Thurso is the most northernly town on the Scotland mainland situated within the historical county of Caithness. The town and the surrounding area have beautiful views over to the Orkney Islands and you can see the Old Man of Hoy from various locations at Thurso.
The town has a sandy beach that is accessible unless there is a very high tide, the beach is popular with dog walkers, families and local and visiting surfers. The beach is next to the small harbour that is built on the short coastal estuary of the River Thurso. The town has a long history with one of Scotland’s oldest churches, Old St Peter’s Church dating back to 1125, or earlier.
The old town of Thurso has historic links to the Scottish fishing industry and while the harbour is now mostly used for leisure purposes there are still a few small boats that use this tidal harbour area for lobster and crab fishing. Most of the fishing activity, as well as a modern marina, is situated a couple of miles away in Scrabster, that also is a ferry location for one of the Orkney Ferries that goes between Orkney and Scrabster twice daily.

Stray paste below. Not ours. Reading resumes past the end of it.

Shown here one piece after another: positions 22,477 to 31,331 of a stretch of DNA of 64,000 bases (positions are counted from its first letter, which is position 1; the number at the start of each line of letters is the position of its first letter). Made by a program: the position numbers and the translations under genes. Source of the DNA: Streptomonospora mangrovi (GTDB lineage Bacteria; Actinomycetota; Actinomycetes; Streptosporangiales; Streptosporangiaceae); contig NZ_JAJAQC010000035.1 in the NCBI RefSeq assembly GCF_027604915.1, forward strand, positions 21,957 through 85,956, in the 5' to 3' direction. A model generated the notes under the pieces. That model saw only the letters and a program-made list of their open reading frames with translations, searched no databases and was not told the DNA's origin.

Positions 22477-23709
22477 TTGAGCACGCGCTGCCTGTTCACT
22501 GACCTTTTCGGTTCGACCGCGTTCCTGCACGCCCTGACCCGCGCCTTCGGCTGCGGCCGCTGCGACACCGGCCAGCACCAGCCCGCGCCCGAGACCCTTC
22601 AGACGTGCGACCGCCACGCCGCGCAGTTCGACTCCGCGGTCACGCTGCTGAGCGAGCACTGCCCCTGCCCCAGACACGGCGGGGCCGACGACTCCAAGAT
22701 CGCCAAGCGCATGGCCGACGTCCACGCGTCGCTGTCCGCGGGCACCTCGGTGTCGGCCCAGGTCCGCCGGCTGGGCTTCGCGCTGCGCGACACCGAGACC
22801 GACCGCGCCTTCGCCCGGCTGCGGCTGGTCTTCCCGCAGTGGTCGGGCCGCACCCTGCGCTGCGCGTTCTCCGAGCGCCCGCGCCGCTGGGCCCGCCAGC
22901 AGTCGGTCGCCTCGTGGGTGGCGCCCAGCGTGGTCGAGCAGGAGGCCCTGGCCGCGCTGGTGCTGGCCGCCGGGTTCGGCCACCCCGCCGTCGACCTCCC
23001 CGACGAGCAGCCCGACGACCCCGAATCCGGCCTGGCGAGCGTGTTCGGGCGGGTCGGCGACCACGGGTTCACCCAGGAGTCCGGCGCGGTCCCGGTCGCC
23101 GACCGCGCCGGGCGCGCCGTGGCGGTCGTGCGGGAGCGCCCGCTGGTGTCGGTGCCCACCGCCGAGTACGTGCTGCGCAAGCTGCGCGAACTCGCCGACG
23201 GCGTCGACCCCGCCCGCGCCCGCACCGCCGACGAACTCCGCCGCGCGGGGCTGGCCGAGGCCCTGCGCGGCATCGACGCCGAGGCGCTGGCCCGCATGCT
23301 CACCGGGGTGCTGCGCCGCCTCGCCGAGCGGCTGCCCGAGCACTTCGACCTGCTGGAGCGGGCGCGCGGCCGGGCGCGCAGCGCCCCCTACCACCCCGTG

From the harbour you can look over to Thurso Castle. This castle is now a ruin with much of the structure now removed was built in 1872. This castle was built on the location of an older castle dating back to the 1664.
Today the town offers a range of hotels, bed and breakfast accommodation, an excellent caravan and campsite, all supported by a number of cafés and restaurants. The town also has a railway station connecting to Wick and the east coast line to Inverness.
Thurso river is famous for its salmon fishing although most of the catch is now on a “catch and release” basis for much of the year to help conservation purposes. In the town you can take a short walk up the river from the public park next to the main road bridge. Watch out for seals in the estuary and otters along the riverside.